Romans 6, after declaring the doctrine of the believer’s identification with Christ in His death, of which baptism is the symbol (verses 1-10), begins, with verse 11, the declarations of the principles which should govern the walk of the believer-his rule of life. This is the subject of the remaining twelve verses. Verse 14 gives the great principle of his deliverance, not from the guilt of sin that is met by Christ’s blood, but from the dominion of sin-his bondage* under it. “For sin shall not have dominion over you: for ye are not under the law, but under grace.”

Lest this should lead to the monstrous Antinomianism of saying that therefore a godly life was not important, the Spirit immediately adds: “What then? Shall we sin, because we are not under the law, but under grace? God forbid” (Rom. 6:15). Surely every renewed heart answers ‘Amen” to this.

Then Romans 7 introduces another principle of deliverance from law. “Wherefore, my brethren, ye also are become dead to the law by the body of Christ; that ye should he married to another, even to him who is raised from the dead, that we should bring forth fruit unto God. For when we were in the flesh, the motions of sins, which were by the law, did work in our members to bring forth fruit unto death. But now we are delivered from the law, that being dead wherein we were held; that we should serve in newness of spirit, and not in the oldness of the letter” (Rom. 7:4-6). (This does not refer to the ceremonial law; see verse 7.)

“For I through the law am dead to the law, that I might live unto God” (Gal. 2:19).

“But before faith came, we were kept under the law, shut up, unto the faith which should afterwards be revealed. Wherefore the law was our schoolmaster to bring us unto Christ, that we might be justified by faith. But after that faith is come, we are no longer under a schoolmaster” (Gal. 3:23-25).

“But we know that the law is good, if a man use it lawfully; knowing this, that the law is not made for a righteous man” (I Tim. 1:8-9).


“He that saith he abideth in him, ought himself also so to walk, even as he walked” (I John 2:6).

“Hereby perceive we the love of God, because he laid down his life for us: and we ought to lay down our lives for the brethren” (I John 3:16).

“Dearly beloved, I beseech you as strangers and pilgrims, abstain from fleshly lusts, which war against the soul” (I Pet. 2:11; see also verses 12-23).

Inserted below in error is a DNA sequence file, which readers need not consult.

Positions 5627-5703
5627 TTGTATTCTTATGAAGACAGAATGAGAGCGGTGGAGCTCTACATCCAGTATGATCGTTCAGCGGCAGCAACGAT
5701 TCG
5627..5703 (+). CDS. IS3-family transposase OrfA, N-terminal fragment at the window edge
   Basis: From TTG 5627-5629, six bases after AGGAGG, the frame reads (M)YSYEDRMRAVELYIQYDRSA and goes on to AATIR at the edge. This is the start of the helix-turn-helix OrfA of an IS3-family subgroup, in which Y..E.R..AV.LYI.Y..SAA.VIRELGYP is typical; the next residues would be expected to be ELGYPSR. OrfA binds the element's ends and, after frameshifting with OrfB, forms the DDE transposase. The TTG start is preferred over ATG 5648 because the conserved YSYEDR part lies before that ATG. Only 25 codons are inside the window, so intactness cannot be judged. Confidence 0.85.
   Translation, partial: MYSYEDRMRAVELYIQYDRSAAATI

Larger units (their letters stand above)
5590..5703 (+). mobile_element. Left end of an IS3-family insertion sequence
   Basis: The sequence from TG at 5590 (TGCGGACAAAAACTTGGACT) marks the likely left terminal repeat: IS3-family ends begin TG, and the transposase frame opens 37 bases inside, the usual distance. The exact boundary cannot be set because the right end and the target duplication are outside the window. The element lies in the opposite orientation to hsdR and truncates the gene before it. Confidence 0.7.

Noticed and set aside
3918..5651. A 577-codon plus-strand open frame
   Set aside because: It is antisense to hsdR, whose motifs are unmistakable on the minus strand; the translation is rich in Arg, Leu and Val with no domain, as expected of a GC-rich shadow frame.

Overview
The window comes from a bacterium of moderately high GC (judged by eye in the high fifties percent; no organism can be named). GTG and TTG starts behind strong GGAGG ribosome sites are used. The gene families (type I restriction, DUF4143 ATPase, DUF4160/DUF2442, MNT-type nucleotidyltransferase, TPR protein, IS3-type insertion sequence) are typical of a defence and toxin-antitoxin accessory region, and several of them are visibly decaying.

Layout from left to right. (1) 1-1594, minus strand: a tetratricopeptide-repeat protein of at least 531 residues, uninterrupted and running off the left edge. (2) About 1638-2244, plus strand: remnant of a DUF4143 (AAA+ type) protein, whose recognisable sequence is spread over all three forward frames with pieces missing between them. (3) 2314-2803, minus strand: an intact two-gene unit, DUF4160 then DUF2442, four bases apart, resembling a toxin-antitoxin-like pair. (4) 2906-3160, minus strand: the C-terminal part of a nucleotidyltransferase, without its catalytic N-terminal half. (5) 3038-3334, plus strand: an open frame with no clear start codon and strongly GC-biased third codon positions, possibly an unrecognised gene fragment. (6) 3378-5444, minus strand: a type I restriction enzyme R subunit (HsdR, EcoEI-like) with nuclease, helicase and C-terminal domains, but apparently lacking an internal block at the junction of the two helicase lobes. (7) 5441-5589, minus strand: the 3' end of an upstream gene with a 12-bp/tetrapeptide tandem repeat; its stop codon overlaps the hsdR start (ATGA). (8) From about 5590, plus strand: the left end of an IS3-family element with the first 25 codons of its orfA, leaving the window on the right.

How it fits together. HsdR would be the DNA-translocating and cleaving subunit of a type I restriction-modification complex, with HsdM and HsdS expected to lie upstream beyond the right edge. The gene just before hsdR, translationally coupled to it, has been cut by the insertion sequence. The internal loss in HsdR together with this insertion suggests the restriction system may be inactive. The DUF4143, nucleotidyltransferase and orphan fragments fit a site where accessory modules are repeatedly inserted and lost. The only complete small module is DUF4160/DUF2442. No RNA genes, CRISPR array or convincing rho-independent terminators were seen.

“I therefore, the prisoner of the Lord, beseech you that ye walk worthy of the vocation wherewith ye are called, with all lowliness and meekness, with long-suffering, forbearing one another in love” (Eph. 4:1-2).

“Be ye therefore followers of God, as dear children; and walk in love as Christ also hath loved us, and hath given himself for us” (Eph. 5:1-2).

“For ye were sometimes darkness, but now are ye light in the Lord: walk as children of light” (Eph. 5:8).

“See then that ye walk circumspectly, not as fools, but as wise, redeeming the time, because the days are evil” (Eph. 5:15-16).

“This I say then, Walk in the Spirit, and ye shall not fulfil the lust of the flesh” (Gal. 5:16).

“For I have given you an example, that ye should do as I have, done to you” (John 13:15).

“If ye keep my commandments, ye shall abide in my love; even as I have kept my Father’s commandments, and abide in his love” (John 15: 10).

“This is my commandment, That ye love one another, as I have loved you” (John 15:12).

“He that hath my commandments, and keepeth them, he it is that loveth me” (John 14:21).

‘And whatsoever we ask, we receive of him, because we keep his commandments, and do those things that are pleasing in his sight. And this is his commandment, That we should believe on the name of his Son Jesus Christ, and love one another, as he gave us commandment” (I John 3:22-23).

“This is the covenant that I will make with them after those days, saith the Lord; I will put my laws into their hearts, and in their minds will I write them” (Heb. 10: 16).

A beautiful illustration of this principle is seen in a mother’s love for her child. The law requires parents to care for their offspring and pronounces penalties for the willful neglect of them; but the land is full of happy mothers who tenderly care for their children in perfect ignorance of the existence of such a statute. The law is in their hearts.

It is instructive, in this connection, to remember that God’s appointed place for the tables of the law was within the ark of the testimony. With them were “the golden pot that had manna, and Aaron’s rod that budded” (types: the one of Christ our wilderness bread, the other of resurrection, and both speaking of grace), while they were covered from sight by the golden mercy seat upon which was sprinkled the blood of atonement. The eye of God could see His broken law only through the blood that completely vindicated His justice and propitiated His wrath (Heb. 9:4-5).